Posts Tagged ‘M&E cloud’

As Media Companies Increase Cloud and IAAS Deployments, Amazon Reveals Scale of AWS

Analysis | Posted by Joe Zaller
Apr 28 2015

In a change that provides increased visibility into its cloud business, now breaks out the performance of Amazon Web Services (AWS) as a separate segment in its quarterly financial reporting.

This is a significant development for the media technology sector because AWS has become synonymous with discussions of Infrastructure as a Service (IaaS) and public cloud usage by media companies.  The topic has matured in the past few years and is now a central part of future technology strategies at media organizations.

However, Amazon  did not specifically address how much AWS revenue was attributable to the media industry.

Amazon reported that AWS revenue in the first quarter of 2015 was $1.57 billion, up 49% versus the same period a year ago. The reported figures for AWS consist of sales of compute, storage, database, and other AWS service offerings across all customer verticals.

AWS operating income in the first quarter of 2015 was $265m (a 16.9% operating margin), up 8% versus the same period a year ago. Excluding the favorable impact from foreign exchange, AWS segment operating income decreased 13%.


Amazon AWS Q1 2015 TTM Revenue and Operating Income - with source


In a letter to shareholders, Amazon CEO Jeff Bezos said AWS is “a $5 billion business and still growing fast — in fact it’s accelerating.”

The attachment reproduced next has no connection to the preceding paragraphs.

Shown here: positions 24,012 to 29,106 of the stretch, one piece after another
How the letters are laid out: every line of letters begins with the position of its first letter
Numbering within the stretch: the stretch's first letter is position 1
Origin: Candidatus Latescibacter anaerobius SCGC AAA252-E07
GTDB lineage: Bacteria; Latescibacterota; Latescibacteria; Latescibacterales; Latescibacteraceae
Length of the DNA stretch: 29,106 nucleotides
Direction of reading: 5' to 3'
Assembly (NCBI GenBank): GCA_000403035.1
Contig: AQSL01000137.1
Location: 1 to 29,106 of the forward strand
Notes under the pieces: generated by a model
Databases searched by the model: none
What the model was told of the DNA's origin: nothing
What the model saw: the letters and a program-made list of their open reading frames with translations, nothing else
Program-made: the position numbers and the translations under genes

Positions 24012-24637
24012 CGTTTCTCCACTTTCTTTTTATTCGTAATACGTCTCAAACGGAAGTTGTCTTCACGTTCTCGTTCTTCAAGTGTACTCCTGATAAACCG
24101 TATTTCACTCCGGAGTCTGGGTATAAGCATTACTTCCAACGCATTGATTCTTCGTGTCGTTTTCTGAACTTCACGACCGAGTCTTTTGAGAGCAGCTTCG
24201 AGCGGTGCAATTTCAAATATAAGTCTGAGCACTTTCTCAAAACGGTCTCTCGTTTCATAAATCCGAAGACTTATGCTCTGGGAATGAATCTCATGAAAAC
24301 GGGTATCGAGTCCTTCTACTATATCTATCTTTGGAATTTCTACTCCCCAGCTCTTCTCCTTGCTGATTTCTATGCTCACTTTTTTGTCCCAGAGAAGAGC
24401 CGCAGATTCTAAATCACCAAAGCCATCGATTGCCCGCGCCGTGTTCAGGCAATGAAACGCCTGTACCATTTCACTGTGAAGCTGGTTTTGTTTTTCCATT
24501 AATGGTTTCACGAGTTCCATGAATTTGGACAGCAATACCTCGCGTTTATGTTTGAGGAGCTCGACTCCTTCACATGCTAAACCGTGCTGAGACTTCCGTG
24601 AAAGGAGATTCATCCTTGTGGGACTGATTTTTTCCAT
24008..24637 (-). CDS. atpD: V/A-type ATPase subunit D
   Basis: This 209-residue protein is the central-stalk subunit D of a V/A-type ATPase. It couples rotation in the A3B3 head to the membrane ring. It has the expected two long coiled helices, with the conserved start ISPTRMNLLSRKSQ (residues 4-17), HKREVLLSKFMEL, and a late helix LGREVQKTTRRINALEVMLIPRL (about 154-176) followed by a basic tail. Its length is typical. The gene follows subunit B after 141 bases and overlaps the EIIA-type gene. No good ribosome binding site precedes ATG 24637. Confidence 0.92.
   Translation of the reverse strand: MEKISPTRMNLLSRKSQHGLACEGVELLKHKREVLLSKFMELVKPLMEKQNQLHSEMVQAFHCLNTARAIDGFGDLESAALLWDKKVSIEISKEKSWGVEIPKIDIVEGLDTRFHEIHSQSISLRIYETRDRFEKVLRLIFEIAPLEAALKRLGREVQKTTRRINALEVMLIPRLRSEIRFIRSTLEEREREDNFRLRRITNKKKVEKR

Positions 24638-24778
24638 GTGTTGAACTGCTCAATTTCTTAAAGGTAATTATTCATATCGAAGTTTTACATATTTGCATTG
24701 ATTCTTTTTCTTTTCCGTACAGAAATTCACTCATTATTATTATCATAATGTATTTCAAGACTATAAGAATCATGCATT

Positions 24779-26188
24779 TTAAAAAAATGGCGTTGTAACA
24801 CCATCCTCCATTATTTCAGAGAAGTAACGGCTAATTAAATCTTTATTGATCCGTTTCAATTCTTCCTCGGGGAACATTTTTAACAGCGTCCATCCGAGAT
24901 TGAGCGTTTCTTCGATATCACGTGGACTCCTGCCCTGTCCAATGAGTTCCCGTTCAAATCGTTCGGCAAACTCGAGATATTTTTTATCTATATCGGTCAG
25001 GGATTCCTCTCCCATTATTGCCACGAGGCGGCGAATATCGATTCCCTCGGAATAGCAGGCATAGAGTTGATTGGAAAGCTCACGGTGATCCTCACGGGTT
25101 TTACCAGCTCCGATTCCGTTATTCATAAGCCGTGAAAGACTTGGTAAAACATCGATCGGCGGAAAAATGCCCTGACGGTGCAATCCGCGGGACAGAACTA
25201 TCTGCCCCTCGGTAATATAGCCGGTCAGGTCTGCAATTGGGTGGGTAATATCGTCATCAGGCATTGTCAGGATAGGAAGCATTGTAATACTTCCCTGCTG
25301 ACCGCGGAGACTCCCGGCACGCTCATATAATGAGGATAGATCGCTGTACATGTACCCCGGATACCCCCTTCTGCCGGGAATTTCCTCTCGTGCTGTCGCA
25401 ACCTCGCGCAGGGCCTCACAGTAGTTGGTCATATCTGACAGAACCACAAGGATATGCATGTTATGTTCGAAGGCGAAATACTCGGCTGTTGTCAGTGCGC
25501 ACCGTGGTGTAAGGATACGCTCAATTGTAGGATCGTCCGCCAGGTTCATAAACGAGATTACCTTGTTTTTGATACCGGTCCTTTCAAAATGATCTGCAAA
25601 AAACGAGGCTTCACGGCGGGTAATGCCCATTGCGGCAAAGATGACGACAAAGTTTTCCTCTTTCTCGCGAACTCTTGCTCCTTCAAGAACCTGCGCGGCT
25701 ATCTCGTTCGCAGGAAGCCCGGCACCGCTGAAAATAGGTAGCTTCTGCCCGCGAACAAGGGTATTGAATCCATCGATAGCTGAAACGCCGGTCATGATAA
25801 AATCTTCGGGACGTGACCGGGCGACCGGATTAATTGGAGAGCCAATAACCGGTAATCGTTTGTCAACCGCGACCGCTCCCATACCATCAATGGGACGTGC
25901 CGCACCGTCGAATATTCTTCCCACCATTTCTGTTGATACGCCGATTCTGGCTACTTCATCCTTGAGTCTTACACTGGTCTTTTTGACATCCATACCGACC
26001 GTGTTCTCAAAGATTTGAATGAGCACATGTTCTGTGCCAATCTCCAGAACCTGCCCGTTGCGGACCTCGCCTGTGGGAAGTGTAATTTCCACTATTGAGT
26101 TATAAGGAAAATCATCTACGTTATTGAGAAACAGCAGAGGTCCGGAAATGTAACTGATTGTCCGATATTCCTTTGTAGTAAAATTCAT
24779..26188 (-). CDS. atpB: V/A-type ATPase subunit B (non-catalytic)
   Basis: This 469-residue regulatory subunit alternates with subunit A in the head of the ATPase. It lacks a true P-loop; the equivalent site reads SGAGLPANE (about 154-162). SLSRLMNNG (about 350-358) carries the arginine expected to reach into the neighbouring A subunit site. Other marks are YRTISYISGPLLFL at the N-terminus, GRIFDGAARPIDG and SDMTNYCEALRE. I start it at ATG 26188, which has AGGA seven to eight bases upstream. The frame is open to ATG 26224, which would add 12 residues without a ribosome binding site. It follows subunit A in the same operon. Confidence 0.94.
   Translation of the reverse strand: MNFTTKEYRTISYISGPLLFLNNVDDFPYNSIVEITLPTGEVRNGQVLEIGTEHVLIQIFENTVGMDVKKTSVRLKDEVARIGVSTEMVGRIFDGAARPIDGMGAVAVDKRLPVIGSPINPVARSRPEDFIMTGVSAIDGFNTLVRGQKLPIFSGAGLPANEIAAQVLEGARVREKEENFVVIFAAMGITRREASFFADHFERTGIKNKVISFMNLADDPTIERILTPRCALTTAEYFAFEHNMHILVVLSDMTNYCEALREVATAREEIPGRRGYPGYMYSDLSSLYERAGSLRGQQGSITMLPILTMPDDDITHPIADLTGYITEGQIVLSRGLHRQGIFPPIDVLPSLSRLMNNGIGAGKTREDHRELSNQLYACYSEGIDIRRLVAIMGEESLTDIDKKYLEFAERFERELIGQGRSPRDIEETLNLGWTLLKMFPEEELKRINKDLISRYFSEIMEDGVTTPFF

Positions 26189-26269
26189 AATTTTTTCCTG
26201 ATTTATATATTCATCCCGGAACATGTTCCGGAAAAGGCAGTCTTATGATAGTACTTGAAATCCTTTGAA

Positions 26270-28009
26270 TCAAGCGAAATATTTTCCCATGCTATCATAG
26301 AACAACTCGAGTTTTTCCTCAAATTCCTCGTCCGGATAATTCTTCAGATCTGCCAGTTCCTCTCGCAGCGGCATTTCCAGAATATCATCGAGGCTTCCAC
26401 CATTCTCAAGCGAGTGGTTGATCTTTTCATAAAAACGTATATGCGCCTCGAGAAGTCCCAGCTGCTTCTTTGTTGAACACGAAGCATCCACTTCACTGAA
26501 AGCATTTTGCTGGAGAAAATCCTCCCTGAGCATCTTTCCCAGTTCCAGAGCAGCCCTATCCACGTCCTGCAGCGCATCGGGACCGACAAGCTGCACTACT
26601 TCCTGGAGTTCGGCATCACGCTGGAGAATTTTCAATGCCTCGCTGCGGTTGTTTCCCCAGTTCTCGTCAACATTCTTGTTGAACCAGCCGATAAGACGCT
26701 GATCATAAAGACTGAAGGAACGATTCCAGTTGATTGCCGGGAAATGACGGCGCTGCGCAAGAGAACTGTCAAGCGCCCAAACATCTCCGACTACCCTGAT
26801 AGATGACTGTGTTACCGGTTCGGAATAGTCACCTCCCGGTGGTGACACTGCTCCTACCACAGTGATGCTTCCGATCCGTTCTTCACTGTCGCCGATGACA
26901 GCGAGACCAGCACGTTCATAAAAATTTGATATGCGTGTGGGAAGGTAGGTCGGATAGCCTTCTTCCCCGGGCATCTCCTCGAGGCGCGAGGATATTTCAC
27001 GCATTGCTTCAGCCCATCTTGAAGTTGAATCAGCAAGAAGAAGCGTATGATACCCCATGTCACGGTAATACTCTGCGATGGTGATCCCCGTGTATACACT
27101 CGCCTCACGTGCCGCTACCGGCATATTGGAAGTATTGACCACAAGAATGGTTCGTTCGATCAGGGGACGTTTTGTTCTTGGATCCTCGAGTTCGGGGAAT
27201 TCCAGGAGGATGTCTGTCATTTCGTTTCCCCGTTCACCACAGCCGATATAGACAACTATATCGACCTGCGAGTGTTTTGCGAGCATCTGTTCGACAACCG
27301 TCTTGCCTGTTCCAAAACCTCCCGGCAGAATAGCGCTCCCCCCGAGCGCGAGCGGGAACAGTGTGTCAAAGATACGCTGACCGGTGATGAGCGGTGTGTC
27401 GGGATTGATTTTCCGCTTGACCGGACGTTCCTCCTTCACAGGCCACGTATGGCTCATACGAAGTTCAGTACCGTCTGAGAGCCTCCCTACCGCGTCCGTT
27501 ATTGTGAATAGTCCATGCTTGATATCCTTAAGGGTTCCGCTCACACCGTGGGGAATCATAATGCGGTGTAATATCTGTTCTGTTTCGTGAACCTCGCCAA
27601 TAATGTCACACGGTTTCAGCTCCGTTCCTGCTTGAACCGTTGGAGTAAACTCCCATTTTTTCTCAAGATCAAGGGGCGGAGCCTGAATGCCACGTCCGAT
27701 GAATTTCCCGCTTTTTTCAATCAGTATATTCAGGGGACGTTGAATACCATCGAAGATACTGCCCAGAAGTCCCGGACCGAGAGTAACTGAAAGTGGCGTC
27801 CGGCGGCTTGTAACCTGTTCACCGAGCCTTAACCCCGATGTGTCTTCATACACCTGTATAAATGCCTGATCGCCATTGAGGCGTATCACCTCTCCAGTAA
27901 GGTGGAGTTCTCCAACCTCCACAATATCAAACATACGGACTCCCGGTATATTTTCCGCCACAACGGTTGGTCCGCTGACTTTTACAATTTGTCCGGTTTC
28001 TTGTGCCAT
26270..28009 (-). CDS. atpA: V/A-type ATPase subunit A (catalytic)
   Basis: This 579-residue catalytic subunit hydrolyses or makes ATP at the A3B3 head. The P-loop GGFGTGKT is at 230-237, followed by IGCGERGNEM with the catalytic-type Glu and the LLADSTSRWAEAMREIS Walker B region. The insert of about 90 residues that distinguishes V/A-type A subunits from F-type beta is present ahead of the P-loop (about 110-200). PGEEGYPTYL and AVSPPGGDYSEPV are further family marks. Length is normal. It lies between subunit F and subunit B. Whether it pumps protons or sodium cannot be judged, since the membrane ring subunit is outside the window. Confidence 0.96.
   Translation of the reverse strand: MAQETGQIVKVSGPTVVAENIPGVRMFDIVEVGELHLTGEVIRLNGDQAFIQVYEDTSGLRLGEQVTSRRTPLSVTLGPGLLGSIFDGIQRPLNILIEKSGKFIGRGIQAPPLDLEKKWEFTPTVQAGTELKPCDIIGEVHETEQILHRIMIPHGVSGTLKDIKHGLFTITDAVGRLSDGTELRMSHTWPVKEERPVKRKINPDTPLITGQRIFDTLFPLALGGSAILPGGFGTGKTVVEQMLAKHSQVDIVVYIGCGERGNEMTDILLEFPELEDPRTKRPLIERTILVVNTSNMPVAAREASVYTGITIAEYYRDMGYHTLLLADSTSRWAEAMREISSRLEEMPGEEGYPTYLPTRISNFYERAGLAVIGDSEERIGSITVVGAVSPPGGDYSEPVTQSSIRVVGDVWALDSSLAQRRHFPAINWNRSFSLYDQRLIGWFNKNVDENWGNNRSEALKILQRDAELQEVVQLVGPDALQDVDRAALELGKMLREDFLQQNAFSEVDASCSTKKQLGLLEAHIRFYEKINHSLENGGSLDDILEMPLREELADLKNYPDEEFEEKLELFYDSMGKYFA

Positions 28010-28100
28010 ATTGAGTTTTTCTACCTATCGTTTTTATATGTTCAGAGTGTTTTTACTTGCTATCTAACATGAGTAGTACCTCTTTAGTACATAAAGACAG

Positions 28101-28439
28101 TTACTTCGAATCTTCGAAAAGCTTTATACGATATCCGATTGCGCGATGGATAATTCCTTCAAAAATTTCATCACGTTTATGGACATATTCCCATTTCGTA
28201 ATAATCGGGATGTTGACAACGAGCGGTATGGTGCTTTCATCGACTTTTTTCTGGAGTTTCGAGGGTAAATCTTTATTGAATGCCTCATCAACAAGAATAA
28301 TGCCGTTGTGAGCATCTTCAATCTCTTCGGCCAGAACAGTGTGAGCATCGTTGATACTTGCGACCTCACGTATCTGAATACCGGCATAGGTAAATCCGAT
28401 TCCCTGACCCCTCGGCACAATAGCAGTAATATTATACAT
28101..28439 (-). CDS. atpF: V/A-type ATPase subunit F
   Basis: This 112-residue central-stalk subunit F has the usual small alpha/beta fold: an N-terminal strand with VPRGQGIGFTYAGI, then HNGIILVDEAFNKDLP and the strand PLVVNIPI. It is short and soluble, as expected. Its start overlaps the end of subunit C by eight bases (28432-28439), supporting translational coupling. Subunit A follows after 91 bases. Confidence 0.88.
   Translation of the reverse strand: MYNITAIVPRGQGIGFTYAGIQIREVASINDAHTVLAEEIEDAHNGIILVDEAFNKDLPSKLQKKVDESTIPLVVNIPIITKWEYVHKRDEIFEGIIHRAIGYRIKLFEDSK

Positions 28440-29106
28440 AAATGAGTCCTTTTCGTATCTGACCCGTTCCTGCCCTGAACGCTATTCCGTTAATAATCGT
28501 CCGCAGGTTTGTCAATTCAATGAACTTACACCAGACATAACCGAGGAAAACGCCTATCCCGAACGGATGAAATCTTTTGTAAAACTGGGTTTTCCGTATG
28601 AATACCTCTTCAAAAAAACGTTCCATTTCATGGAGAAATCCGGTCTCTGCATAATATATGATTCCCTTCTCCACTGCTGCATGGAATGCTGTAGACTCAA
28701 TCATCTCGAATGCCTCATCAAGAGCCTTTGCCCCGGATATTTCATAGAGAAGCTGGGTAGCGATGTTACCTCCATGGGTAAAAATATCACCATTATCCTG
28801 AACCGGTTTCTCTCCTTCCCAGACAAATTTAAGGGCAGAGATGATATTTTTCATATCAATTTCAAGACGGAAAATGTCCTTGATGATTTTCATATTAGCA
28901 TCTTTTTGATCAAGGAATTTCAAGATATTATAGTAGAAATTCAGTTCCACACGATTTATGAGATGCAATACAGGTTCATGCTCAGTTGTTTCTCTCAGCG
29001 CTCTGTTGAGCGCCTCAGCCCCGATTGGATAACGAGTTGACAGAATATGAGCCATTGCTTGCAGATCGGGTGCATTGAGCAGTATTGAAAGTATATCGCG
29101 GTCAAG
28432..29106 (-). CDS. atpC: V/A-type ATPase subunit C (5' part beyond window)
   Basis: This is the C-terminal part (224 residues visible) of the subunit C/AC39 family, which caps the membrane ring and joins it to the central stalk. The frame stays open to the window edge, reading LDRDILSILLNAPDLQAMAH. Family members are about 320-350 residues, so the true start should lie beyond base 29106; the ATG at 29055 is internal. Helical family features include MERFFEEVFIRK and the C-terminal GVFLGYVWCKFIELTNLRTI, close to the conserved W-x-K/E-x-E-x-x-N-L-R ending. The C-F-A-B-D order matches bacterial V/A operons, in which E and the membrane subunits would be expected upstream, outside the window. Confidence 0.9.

Management attributed the growth to a rise in customer usage, though partially offset by reduction in pricing to customers.

The impact of pricing decreases is material.  AWS disclosed ‘usage’ growth in the fourth quarter of 2014 of 90% year-over-year. Though not a like-for-like comparison, it is a directional guidance for the gap between usage and revenue caused by pricing decreases.


Amazon Q1 2015 AWS Segment Results


On the company’s earnings call, Amazon SVP and CFO Tom Szkutak highlighted how the company continues to drive down the cost of AWS, saying “In terms of AWS, we’ve had 48 price decreases since inception. The team is doing a terrific job in terms of working on behalf of customers to pass on savings as they see it. So our model over the long-term really has been to innovate and to use our scale and position to be able to pass savings along to customers.”

For the first quarter of 2015, AWS contributed approximately 7% of the Company’s total revenue.  This was an increase versus the 5% of revenue AWS represented during the first quarter of 2014.  Despite representing only 7% of Amazon’s revenue, AWS contributed almost 38% of the Company’s operating income.  This is because AWS is a meaningfully more profitable business than Amazon’s traditional online retail operations.  AWS operating margins were nearly 17% in Q1 2015, which compares favorably to Amazon’s other businesses that in aggregate had operating margins of 2% during the first quarter.  A focus on operating margins ignores the interest expense attributable to the financing of equipment for AWS, which is not disclosed.